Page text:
A limitation of this review was that it was not performed as a systematic review, and hence abstracts may be excluded, resulting in the potential of missing relevant information. We attempted to overcome this by performing extensive searches for all relevant published papers. Another limitation was the nature of literature in patients with IBS, as most data are retrospective and compare patients to historical controls seen at different institutions. Future studies are needed to prospectively compare such patients to validate these data.
Patients with IBS experience significant HRQoL impairment of a magnitude comparable to other serious organic chronic diseases. These data, combined with the prevalence of IBS in the general population, emphasize the magnitude of humanistic and economic cost of IBS. Clinicians need to appreciate and address the different factors that cause HRQoL impairments to treat patients holistically. HRQoL measures such as IBS-QOL are important research outcomes in evaluating the severity of a patient’s illness and their response to treatment.
El-Serag HB, Olden K, Bjorkman D. Health-related quality of life among persons with irritable bowel syndrome: a systematic review. Aliment Pharmacol Ther. 2002; 16 (6) : 1171 -85 [PubMed]
Riddle MS, Sanders JW, Putnam SD, Tribble DR. Incidence, etiology, and impact of diarrhea among long-term travelers (US military and similar populations): a systematic review. Am J Trop Med Hyg. 2006; 74 (5) : 891 -900 [PubMed]
Porter CK, Gloor K, Cash BD, Riddle MS. Risk of functional gastrointestinal disorders in U.S. military following self-reported diarrhea and vomiting during deployment. Dig Dis Sci. 2011; 56 (11) : 3262 -9 [DOI][PubMed]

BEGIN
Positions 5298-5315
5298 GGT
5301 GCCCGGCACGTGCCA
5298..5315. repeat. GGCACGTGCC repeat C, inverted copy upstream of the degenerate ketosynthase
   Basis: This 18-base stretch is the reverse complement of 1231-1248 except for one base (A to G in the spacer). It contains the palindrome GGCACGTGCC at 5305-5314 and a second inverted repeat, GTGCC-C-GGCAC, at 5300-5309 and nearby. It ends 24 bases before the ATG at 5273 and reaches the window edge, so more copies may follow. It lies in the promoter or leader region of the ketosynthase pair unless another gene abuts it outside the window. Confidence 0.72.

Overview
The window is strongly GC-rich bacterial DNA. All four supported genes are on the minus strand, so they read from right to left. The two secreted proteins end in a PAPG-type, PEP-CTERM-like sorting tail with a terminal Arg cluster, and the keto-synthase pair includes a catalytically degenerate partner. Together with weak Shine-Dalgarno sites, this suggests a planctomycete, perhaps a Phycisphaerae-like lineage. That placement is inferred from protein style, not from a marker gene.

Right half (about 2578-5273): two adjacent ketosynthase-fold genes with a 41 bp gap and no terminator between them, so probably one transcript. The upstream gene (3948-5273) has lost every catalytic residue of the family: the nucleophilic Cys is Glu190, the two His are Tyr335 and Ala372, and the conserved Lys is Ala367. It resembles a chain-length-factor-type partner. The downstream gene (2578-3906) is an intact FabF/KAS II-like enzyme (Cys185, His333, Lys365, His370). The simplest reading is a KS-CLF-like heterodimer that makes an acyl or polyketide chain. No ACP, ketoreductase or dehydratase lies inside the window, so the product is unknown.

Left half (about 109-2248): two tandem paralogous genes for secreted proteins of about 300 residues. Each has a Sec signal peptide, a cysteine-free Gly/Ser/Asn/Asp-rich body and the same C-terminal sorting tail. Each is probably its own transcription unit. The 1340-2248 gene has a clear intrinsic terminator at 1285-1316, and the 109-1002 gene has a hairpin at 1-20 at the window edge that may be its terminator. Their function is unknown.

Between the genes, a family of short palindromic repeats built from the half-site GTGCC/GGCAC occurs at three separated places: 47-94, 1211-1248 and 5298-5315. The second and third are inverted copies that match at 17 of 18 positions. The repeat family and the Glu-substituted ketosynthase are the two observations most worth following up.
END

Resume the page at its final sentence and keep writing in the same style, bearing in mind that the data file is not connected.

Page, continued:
Trivedi KH, Schlett CD, Tribble DR, Monteville MR, Sanders JW, Riddle MS. The impact of post-infectious functional gastrointestinal disorders and symptoms on the health-related quality of life of US military personnel returning from deployment to the Middle East. Dig Dis Sci. 2011; 56 (12) : 3602 -9 [DOI][PubMed]
Riddle MS, Welsh M, Porter CK, Nieh C, Boyko EJ, Gackstetter G, et al. The Epidemiology of Irritable Bowel Syndrome in the US Military: Findings from the Millennium Cohort Study. Am J Gastroenterol. 2016; 111 (1) : 93 -104 [DOI][PubMed]
Porter CK, Thura N, Schlett CD, Sanders JW, Tribble DR, Monteville MR, et al. Establishment of Health Utility Indices for Post-Infectious Functional Gastrointestinal Disorders in Active Duty US Military. J Travel Med. 2015; 22 (4) : 237 -41 [DOI][PubMed]
Maguen S, Madden E, Cohen B, Bertenthal D, Seal K. Association of mental health problems with gastrointestinal disorders in Iraq and Afghanistan veterans. Depress Anxiety. 2014; 31 (2) : 160 -5 [DOI][PubMed]
Constitution of the World Health Organization. Handbook of Basic Documents. 1948; : 3–20
Patrick DL, Erickson P. Health Status and Health Policy: Quality of Life in Health Care Evaluation and Resource Allocation. 1993;
Gros DF, Antony MM, McCabe RE, Swinson RP. Frequency and severity of the symptoms of irritable bowel syndrome across the anxiety disorders and depression. J Anxiety Disord. 2009; 23 (2) : 290 -6 [DOI][PubMed]
American College of Gastroenterology Task Force on Irritable Bowel S, Brandt LJ, Chey WD, Foxx-Orenstein AE, Schiller LR, Schoenfeld PS, et al. An evidence-based position statement on the management of irritable bowel syndrome. Am J Gastroenterol. 2009; 104 Suppl 1 : S1 -35 [DOI][PubMed]
Ware JEJ. Quality of life and pharmacoeconomics in clinical trials. 1996; : 337–40
Rabin R, de Charro F. EQ-5D: a measure of health status from the EuroQol Group. Ann Med. 2001; 33 (5) : 337 -43 [PubMed]
Patrick DL, Drossman DA, Frederick IO, DiCesare J, Puder KL. Quality of life in persons with irritable bowel syndrome: development and validation of a new measure. Dig Dis Sci. 1998; 43 (2) : 400 -11 [PubMed]
Drossman DA, Patrick DL, Whitehead WE, Toner BB, Diamant NE, Hu Y, et al. Further validation of the IBS-QOL: a disease-specific quality-of-life questionnaire. Am J Gastroenterol. 2000; 95 (4) : 999 -1007 [DOI][PubMed]
Bijkerk CJ, de Wit NJ, Muris JW, Jones RH, Knottnerus JA, Hoes AW. Outcome measures in irritable bowel syndrome: comparison of psychometric and methodological characteristics. Am J Gastroenterol. 2003; 98 (1) : 122 -7 [DOI][PubMed]
Drossman D, Morris CB, Hu Y, Toner BB, Diamant N, Whitehead WE, et al. Characterization of health related quality of life (HRQOL) for patients with functional bowel disorder (FBD) and its response to treatment. Am J Gastroenterol. 2007; 102 (7) : 1442 -53 [DOI][PubMed]